The U.S. government's ability to weigh the social cost of greenhouse gas emissions in federal rulemaking—and with it the potential resumption of delayed leasing for oil and gas drilling on public lands—has been restored, following the U.S. Court of Appeals for the Fifth Circuit's March 16 stay of a lower court injunction that barred the Biden administration from using its social cost estimates in policy and rulemaking.

The social cost of carbon quantifies the climate impacts caused by each emitted ton of carbon dioxide. That, along with the social costs of methane and of nitrous oxide, have been used by the government to run cost-benefit analyses for policy and project-level decisions, such as permitting energy projects. 

In an early executive order, the Biden administration restored an Obama-era Interagency Working Group disbanded during the Trump administration. The IWG had set an interim estimate of $51 per ton. Adjusted for inflation, it is roughly equal to the 2016 figure ($42 per ton) set by the Obama administration. The Trump figure, which was cut back to between $1 and $7 per ton, did not count global impacts in estimating the cost of emissions, which factored into IWG estimates.

The latest ruling comes as the administration has ramped up efforts to allow agencies to consider those emissions costs in their actions—from a March 21 proposed Securities and Exchange Commission rule to require publicly traded companies to report climate-related business risks, to the Federal Energy Regulatory Commission's recent policy change to expand consideration of impacts in approvals of natural gas infrastructure projects. Those will be further weighed at a March 24 FERC meeting.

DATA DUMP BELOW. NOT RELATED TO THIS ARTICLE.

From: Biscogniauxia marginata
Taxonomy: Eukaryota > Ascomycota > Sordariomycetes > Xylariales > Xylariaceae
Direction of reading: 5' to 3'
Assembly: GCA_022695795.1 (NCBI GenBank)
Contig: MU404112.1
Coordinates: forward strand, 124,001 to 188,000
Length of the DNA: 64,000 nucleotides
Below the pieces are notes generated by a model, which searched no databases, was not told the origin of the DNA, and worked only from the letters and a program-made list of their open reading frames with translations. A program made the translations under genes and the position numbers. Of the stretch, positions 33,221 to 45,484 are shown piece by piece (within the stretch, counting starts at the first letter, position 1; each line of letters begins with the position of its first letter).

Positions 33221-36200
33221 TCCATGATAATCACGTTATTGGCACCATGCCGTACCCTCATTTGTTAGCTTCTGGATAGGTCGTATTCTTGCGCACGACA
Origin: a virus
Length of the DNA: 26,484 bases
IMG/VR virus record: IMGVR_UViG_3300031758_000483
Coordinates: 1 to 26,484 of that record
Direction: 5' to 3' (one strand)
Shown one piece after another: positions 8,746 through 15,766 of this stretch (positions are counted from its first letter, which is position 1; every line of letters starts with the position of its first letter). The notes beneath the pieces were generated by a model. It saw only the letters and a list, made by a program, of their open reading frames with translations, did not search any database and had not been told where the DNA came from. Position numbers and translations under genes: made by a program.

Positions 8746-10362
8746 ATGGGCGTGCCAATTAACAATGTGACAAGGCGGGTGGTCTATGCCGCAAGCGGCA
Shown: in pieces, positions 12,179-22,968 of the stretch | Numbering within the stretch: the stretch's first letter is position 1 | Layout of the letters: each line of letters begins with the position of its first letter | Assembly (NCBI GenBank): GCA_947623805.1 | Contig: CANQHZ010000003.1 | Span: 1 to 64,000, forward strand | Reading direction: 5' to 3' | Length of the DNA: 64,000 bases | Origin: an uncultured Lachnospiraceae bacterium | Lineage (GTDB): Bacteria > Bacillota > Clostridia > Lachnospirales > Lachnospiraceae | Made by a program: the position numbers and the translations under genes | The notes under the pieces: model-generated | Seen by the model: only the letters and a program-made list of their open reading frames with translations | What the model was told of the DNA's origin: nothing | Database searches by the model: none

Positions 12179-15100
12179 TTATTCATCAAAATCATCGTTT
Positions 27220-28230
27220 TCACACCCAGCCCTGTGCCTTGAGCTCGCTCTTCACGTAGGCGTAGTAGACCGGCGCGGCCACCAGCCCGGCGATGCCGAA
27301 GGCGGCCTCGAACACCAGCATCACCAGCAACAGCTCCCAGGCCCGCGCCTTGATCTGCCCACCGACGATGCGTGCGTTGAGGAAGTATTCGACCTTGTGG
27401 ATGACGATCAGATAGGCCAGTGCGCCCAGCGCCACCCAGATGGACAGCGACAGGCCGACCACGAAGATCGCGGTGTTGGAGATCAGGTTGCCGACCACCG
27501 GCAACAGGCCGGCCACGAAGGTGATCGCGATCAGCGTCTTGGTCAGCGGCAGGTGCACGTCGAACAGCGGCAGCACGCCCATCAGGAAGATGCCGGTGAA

In its order, the three-judge appellate panel said the plaintiffs in the 10-state complaint filed last year against the administration in a Louisiana federal district court lacked standing, contending that the states’ “claimed injury is ‘increased regulatory burdens’ that may result” from the GHG metric “hardly meets the standards for ... standing because it is, at this point, merely hypothetical.”

The administration had asked for the stay Feb. 19 while also appealing the lower court's Feb. 11 decision, which had paused the government's ability to apply its interim estimate in project analyses, including in NEPA reviews. In its request, the U.S. Dept. of Justice wrote that the injunction was affecting or inhibiting proposed rulemaking and actions, as well as delaying the release of program awards, such as for the Federal Transit Administration's Capital Investment Grants.

The preliminary injunction halts the President’s directive to agencies in how to make decisions, before they even make those decisions,” said the appeals court. 

Planned U.S. Interior Dept. oil and gas lease sales were put on hold because of the injunction and could resume, should the administration decide to go forward with the sales. 

While the administration can now resume using its interim estimate, this is not the final say on the matter.

In a blog post, Kirkland & Ellis attorneys Jonathan E. Kidwell, Jennifer C. Cornejo, Tyler Burgess and Alex Noll said that future litigation could affect the now-allowed use of social cost of carbon estimates in current rulemaking. But if that use “were ultimately to be struck down, federal agencies may have to redirect resources to revise already drafted proposed rules and revise their regulatory impact analyses,” they noted.